Late in June — but breaking in the news now — anomalies in the launch abort system in Boeing’s Starliner spacecraft tests revealed a propellant leak. Starliner spacecraft — and the Boeing space launch system — is part of Boeing’s efforts to develop spacecraft for NASA astronauts. The setback occurred during an emergency abort test in White Sands, New Mexico.
Although the propellent leak may somewhat set back the timing of the program, Boeing has indicated they “are confident we found the cause and are moving forward with corrective action.”
Propellant leak during a hot-fire test
The leak occurred during a routine test of the launch-abort engines on the integrated service module (see photo.) The engines actually ran full duration, although during shutdown the propellant leak was discovered. In a public statement, Boeing announced:
“We have been conducting a thorough investigation with assistance from our NASA and industry partners. We are confident we found the cause and are moving forward with corrective action. Flight safety and risk mitigation are why we conduct such rigorous testing, and anomalies are a natural part of any test program.”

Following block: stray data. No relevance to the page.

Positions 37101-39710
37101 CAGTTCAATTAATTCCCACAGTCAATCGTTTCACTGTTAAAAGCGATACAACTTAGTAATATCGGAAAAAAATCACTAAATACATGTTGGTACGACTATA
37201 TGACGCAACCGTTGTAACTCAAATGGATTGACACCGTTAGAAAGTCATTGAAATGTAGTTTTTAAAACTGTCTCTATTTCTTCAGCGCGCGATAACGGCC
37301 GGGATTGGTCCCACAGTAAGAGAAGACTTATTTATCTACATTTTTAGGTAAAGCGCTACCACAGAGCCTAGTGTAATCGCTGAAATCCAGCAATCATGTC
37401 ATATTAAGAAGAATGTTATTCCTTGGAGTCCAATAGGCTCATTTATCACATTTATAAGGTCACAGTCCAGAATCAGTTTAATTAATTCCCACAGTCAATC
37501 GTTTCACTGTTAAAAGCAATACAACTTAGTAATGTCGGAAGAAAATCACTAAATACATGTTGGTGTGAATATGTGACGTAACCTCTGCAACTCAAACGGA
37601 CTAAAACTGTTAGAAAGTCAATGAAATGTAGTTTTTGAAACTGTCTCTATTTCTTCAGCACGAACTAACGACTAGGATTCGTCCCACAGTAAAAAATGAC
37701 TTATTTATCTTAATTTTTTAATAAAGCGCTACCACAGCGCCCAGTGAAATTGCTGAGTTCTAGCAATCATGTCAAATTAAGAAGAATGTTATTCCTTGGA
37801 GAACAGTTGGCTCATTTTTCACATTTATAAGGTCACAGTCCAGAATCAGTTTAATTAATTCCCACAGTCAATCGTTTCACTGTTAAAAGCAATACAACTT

The abort test is required to certify the craft as safe. It is designed to allow the spacecraft to escape in an emergency during liftoff.
The CST-100 Starliner abort capsule syncs up with propulsion module:
A fix in the works
NASA was informed of a fix for the issue, which will avoid the need to completely rework the Starliner craft — important given that Boeing is into production on two (possibly more) Starliner spacecraft for an uncrewed orbital flight test.
This program is a part of NASA’s commercial crew program and the hope is to test in 2019. Although it is not expected this issue will delay the “un-crewed” tests, the crewed tests may be somewhat delayed.
Boeing contract worth up to $4.2 billion
The current Boeing contract is worth up to $4.2 billion, as compared to SpaceX’s contract with NASA for $2.6 billion. Both companies have had setbacks — an uncrewed Falcon 9 from SpaceX exploded at fueling in 2016 — and both have “aggressive” timelines. Although the schedule is considered ambitious, delays in either program could interfere with access to the space station, possibly resulting in the need to continue using Russian spacecraft in the interim.
NASA indicated, however, that safety takes priority over scheduling.
Boeing has stated publicly that it has corrected the problem and would “meet or exceed all NASA requirements.”
The Path to Mars: Deep Space Mission, a short by Boeing: